BuzzFeed, the digital media company, has seen a meaningful spike in the revenue it generates from third-party platforms like Facebook and YouTube, a shift that may reflect wider content trends which are taking shape online.

Jonah Peretti, co-founder/CEO at BuzzFeed, discussed this subject in a keynote session at SXSW 2019, an event held in Austin, Texas.

At the headline level, he reported, the company made over $300m in revenue last year, including $84m from Facebook, Google, Amazon and Netflix.

Drilling down into this topic, he revealed that in the opening three months of last year, BuzzFeed made $500,000 in revenue for the videos it uploaded to Facebook – a modest sum given this content reached “hundreds of millions of people”.

The equivalent dollar payment covering the final quarter of 2018, though, stood at $3m. “That's a lot of progress,” Peretti said. (For more, read WARC’s in-depth report: How BuzzFeed is building a digital media brand for the future.)

“One thing that we've seen is that the platforms are starting to pay for the content that digital media companies are producing. We're starting to get closer to a fair payment for all the content that we're producing.”

Similarly, only 30% of BuzzFeed videos were monetised on YouTube in January 2017, whereas that figure hit 70% by November 2018, “meaning the fill rates were going up and improving,” he continued.

And Peretti argued that the sheer amount of unreliable content on social media could be encouraging this shift. “It's much, much easier to actually create an ecosystem where good content can thrive,” he said.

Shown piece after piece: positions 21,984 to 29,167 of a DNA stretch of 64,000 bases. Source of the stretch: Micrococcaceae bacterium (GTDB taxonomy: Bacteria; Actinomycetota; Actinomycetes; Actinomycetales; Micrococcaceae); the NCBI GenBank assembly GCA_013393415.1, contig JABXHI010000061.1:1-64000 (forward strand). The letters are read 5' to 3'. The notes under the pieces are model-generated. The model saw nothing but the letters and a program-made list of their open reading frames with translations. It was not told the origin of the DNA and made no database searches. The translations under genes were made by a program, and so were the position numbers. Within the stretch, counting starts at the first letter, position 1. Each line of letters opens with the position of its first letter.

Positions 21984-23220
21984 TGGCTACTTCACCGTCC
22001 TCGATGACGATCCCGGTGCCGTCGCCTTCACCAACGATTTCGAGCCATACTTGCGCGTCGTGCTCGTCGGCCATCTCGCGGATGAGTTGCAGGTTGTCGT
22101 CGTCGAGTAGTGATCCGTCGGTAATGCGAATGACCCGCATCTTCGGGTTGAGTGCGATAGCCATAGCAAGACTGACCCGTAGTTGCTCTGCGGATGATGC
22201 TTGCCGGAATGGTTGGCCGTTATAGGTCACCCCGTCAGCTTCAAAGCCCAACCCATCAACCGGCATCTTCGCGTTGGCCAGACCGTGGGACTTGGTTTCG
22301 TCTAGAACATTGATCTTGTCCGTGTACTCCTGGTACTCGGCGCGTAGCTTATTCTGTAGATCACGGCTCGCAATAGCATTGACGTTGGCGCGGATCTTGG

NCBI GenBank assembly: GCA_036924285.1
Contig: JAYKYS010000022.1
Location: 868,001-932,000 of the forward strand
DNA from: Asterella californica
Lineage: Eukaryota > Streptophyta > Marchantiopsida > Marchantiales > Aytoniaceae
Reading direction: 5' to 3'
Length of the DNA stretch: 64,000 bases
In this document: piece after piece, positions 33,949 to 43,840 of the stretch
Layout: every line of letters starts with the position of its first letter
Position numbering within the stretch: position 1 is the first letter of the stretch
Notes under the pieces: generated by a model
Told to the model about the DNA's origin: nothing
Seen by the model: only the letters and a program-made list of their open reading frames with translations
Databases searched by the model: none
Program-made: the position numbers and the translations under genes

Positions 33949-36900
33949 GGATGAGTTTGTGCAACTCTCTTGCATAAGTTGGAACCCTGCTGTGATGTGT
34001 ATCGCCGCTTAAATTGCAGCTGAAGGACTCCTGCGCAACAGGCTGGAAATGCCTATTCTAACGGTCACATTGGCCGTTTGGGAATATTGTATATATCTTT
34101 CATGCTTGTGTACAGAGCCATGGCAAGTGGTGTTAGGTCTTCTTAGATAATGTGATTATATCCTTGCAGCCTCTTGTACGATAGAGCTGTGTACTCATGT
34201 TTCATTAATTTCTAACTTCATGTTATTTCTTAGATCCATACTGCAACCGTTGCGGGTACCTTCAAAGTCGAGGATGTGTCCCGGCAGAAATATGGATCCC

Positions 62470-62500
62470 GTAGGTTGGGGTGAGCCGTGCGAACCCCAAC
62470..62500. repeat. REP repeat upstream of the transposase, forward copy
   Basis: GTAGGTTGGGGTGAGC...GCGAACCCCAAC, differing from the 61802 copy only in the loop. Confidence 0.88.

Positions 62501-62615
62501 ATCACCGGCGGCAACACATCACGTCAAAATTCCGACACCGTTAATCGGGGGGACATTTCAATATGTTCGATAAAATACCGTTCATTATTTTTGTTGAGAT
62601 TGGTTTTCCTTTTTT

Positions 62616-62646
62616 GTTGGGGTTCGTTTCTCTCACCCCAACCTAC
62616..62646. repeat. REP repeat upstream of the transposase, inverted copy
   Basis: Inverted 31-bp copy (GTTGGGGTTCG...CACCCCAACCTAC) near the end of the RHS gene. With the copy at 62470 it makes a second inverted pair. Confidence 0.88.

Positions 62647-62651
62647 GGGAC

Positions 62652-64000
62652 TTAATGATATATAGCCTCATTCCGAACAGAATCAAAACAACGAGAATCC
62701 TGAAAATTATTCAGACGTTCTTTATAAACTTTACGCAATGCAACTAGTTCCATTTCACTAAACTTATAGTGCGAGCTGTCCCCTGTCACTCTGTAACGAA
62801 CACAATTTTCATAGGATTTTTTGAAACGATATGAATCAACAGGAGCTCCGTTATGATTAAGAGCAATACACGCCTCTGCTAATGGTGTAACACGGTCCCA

“If you do that, there's less room for bad content, there's less room for bad actors, and you actually have more ability to connect with your audience and give them things that they really like.”

Earlier this year, BuzzFeed announced it would be laying off around 15% of its staff. It has also sought to diversify its revenue streams, whether it is by unveiling new ad products or launching real-world products by partnering with retailers.

“It's been hard recently. It's been hard in digital media. So, a lot of digital media companies, including BuzzFeed, have had to reduce costs and reduce staff. It's been a painful time,” Peretti said.

On the plus-side, he added, “I think that if you see the changes that are happening on the platforms, and you see the businesses you can build with digital, there is a really strong future for digital media. And it's a future that we are very excited about.”

Sourced from WARC